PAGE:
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I've acutally been through this a couple of times, and I'm currently training a friend. I recommend finding something your intern knows how to do from the command line and set them to automating it. One advantage to this approach is that they already know how it should work, so they can focus on the programming aspect.

For example, have them write a log file filter. Set them to writing a script that will open a logfile, search for key data, and output that data to a separate file.

Another task would be to have them write a wrapper around ping, host, and traceroute that would crawl your network. The output might actually be useful, as you may discover some things about your network.

Another good project is a tool that uses MP3::Tag to manipulate the tags on an mp3 collection. It's a good project for learning perl modules, hashes, and pattern matching.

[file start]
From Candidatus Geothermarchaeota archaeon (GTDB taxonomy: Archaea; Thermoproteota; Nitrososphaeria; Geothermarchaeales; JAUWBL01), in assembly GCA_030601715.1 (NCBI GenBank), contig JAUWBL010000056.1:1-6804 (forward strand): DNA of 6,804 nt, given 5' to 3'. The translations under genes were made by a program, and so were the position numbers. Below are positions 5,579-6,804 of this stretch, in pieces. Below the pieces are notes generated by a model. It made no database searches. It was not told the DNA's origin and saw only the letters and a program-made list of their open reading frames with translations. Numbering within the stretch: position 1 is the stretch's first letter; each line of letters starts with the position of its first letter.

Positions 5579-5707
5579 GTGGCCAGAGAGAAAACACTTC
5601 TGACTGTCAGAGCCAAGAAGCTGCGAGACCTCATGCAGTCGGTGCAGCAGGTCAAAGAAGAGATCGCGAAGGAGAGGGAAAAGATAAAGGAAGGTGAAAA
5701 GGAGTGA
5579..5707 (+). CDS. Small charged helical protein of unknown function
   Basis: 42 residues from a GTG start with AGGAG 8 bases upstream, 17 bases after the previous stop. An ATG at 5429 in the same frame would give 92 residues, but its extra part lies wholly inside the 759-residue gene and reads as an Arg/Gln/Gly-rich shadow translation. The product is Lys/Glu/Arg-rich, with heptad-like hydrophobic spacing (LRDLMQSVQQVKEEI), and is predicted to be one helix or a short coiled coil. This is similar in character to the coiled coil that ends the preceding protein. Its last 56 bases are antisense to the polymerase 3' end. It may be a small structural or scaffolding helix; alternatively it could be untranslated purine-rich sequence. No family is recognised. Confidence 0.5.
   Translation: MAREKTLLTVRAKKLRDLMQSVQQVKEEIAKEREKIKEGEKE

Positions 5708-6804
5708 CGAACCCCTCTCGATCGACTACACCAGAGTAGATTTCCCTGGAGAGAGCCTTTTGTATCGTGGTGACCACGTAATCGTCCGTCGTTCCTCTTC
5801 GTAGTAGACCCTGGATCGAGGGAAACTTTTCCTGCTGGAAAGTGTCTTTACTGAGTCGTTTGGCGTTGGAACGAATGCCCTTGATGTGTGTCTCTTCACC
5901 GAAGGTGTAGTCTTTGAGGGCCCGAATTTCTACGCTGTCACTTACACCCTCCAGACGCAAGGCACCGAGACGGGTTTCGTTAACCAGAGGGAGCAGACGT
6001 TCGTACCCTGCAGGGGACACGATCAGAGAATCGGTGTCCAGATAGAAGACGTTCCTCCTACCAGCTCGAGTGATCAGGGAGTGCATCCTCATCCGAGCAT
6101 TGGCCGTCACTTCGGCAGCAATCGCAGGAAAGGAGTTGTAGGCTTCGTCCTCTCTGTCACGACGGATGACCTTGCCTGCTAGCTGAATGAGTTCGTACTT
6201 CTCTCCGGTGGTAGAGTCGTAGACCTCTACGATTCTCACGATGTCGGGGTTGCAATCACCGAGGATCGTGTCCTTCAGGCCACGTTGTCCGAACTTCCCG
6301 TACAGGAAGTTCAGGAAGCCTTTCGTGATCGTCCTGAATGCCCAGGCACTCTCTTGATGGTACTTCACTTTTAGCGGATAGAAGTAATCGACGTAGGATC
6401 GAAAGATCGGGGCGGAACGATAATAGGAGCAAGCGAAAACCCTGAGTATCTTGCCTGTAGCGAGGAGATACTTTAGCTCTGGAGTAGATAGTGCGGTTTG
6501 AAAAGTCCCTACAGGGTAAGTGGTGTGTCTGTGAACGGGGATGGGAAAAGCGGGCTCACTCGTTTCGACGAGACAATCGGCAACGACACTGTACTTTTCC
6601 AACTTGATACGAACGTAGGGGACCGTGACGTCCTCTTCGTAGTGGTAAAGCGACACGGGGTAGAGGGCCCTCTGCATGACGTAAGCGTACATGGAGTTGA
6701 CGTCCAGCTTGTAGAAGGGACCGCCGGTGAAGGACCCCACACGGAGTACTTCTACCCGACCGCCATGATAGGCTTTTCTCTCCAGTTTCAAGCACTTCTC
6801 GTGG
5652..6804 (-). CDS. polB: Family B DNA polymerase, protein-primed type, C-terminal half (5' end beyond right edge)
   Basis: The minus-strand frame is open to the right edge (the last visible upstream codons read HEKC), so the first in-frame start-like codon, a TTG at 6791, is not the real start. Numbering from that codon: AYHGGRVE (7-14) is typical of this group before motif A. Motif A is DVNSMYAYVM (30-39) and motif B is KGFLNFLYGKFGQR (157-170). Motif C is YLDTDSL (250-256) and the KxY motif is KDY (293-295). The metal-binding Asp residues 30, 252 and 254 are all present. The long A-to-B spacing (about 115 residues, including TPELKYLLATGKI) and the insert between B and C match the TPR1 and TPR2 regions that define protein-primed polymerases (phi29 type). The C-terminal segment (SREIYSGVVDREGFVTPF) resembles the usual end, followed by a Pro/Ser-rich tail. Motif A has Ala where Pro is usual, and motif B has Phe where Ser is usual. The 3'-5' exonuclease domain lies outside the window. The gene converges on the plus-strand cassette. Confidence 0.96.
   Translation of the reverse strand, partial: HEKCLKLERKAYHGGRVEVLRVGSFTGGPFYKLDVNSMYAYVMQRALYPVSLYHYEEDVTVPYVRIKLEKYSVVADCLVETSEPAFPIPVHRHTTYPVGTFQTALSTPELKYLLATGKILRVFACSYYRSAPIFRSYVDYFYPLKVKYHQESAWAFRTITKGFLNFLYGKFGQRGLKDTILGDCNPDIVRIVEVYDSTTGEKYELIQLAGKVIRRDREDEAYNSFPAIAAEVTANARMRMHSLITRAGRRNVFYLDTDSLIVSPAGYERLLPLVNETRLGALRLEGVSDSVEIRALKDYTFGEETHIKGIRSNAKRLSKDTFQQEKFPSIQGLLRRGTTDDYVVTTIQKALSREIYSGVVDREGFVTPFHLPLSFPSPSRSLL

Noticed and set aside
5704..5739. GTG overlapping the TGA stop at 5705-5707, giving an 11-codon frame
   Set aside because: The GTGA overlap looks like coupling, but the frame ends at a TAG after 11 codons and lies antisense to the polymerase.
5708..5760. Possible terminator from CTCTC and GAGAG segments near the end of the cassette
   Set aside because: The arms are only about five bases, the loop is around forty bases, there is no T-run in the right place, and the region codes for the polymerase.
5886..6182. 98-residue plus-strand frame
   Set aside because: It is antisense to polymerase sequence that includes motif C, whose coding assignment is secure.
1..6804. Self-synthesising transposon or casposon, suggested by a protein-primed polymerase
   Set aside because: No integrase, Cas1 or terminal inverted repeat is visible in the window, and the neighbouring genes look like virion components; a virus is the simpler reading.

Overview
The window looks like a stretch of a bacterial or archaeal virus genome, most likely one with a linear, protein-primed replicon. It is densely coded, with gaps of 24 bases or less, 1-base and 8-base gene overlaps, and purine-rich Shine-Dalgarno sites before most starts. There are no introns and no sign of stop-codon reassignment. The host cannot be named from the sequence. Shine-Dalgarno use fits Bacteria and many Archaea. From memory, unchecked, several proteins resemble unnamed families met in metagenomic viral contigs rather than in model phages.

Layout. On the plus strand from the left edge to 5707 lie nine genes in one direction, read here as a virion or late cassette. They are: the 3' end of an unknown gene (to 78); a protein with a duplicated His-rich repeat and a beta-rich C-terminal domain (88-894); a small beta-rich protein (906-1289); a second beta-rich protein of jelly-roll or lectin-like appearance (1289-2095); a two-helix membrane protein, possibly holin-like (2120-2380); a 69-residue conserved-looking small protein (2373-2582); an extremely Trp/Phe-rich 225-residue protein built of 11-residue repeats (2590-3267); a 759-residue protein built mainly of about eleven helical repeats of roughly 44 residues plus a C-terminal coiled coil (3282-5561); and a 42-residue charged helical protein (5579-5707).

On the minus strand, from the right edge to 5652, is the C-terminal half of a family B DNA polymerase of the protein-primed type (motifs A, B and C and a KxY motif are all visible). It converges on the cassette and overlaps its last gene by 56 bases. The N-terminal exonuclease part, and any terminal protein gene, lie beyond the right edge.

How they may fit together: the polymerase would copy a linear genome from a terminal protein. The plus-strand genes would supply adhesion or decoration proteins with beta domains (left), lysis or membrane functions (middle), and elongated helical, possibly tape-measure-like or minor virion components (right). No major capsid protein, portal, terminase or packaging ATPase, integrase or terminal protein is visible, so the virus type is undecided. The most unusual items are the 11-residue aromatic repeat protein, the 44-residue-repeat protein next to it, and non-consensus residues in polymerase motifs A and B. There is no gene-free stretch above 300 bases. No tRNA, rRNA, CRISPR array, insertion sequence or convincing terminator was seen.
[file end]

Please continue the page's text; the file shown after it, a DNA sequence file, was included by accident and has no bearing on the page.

Finally, as to the Camel and Llama books, if your intern wants to code perl, they need the Camel book. It's a formal requirement. Period. If they're so dead broke that they can't afford used copies (and I remember those days), and your company refuses to pony up for a corporate copy of O'Reilly's CD bookshelf, and you can't get them to trade for it ("Mow my lawn and wash my car and I'll buy you the damn book, kid"), there's a solution. It's not pretty, and it's illegal I'm sure: Google for it.

-Logan
"What do I want? I'm an American. I want more."


In reply to Re: Learning Exercises by logan
in thread Learning Exercises by ropey

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